July 19, 2012
Dropbox Brings In Outside Team To Investigate Possible Breach
redOrbit Staff & Wire Reports - Your Universe Online
Cloud-storage company Dropbox has hired a team of outside experts to help investigate a spam attack targeted at its users that could be related to a possible breach.
Such an event could indicate the company has been hacked.
“We wanted to update everyone about spam being sent to email addresses associated with some Dropbox accounts. We continue to investigate and our security team is working hard on this. We´ve also brought in a team of outside experts to make sure we leave no stone unturned,” wrote Dropbox employee "Joe G." on Tuesday in a blog posting on the Dropbox forum.
“While we haven´t had any reports of unauthorized activity on Dropbox accounts, we´ve taken a number of precautionary steps and continue to work around the clock to make sure your information is safe. We´ll continue to provide updates.”
Dropbox says it has not had any reports of unauthorized activity on any user accounts, and that it has taken a number of precautionary actions to deal with the matter.
The problem began on Monday, when Dropbox users in Europe began receiving spam at e-mail addresses associated with their Dropbox accounts — even accounts created exclusively for the sole use of the Dropbox file storage service.
Of particular note is the fact that the e-mail spam, which advertises online casinos, is being sent to different countries in Europe and arrives in the user's native language, suggesting some coordination of the spam attacks.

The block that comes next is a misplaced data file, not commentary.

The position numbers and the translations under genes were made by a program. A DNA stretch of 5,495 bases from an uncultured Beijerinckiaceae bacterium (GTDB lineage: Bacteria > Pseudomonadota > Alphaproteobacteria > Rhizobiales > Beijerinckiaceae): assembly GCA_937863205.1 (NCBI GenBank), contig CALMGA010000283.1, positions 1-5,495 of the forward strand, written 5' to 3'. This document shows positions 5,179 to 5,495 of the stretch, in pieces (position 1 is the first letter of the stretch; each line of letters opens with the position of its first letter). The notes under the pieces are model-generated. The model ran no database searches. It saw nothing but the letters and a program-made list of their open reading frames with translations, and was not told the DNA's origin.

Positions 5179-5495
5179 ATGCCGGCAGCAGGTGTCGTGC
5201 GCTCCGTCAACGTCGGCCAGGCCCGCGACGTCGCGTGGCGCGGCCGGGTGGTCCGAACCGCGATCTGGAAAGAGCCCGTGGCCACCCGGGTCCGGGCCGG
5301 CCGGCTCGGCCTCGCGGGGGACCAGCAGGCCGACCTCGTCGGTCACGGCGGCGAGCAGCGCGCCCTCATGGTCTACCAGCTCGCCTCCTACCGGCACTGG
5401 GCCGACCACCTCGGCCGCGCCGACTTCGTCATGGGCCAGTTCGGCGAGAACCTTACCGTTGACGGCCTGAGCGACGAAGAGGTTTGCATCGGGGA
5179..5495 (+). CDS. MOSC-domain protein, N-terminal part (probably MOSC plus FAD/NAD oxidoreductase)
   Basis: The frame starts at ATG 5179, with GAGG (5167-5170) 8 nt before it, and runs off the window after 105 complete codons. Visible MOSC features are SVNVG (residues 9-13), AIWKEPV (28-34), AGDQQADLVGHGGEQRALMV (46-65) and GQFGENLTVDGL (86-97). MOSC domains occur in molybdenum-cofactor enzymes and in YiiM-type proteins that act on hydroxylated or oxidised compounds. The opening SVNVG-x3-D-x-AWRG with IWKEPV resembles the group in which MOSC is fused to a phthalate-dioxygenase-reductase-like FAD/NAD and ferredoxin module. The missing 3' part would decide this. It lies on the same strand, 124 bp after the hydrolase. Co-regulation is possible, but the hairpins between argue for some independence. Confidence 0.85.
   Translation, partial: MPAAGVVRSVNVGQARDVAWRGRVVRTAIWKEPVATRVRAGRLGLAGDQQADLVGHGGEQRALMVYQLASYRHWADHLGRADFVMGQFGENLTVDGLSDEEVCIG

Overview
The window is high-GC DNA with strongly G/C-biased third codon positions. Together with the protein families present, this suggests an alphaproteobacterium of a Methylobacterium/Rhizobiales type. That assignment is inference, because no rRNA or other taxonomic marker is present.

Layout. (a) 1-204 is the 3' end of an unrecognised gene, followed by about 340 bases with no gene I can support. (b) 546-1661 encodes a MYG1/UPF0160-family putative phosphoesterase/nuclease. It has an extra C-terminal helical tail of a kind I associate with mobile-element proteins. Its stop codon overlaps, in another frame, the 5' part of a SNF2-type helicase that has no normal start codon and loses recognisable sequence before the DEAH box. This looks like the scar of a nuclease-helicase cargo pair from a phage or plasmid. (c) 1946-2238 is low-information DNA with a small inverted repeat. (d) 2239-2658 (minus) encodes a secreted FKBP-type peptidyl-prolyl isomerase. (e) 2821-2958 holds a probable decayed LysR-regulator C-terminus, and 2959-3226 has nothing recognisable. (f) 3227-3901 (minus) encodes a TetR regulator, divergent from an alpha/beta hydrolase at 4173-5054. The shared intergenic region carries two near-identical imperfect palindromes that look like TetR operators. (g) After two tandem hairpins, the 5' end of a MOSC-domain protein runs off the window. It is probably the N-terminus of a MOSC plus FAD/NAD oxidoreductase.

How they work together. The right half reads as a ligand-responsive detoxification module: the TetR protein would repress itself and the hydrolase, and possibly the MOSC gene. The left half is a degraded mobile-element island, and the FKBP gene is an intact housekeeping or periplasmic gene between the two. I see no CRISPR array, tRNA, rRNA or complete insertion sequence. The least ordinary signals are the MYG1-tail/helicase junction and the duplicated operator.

The event has generated six pages of forum postings, with some users accusing Dropbox of having a security problem. Others, however, say the issue is likely the result of random ℠spambots´.
"For one thing, it's not at all uncommon for spambots to randomly try addresses at various mail servers to see if they get a 'hit,'" one user wrote.
However, that scenario seems unlikely given Dropbox´s announcement that it has brought in an outside team of experts to help with the investigation.
Other Dropbox forum users suggested that malware that steals names from address books or detects connections on Dropbox might be to blame for the spam attacks.
Until the company provides further updates, there´s no way to know what is behind the flurry of spam messages, or if a possible breach has occurred.
At this point, the spam emails do not seem to have had any other impact beyond being a nuisance, although its mere existence has caused some to speculate about the possibility that Dropbox was actually hacked.
A Dropbox error one year ago left every single Dropbox account unsecured and accessible with any password for four hours. Given that Dropbox's business model depends on users trusting their data to the company, Dropbox has to be extra careful.
But in this case, it's not yet certain there has been a breach. Some Dropbox users posting on the support forum and Twitter report receiving no spam, and the problem may be isolated to a small percentage of users.
"It's also entirely possible for malware running on a computer that you've logged into Dropbox on to have captured your e-mail address through keyboard logging or even something like a browser cookie."
However, the user who started the thread said he configured his e-mail accounts to detect spambot activity.
"I've heard loads of stories about the spambots who randomly try addresses... but I have configured catch-all accounts and so if there were any spambots randomly trying out addresses, I should receive all tries, and not only one hit," the forum poster wrote.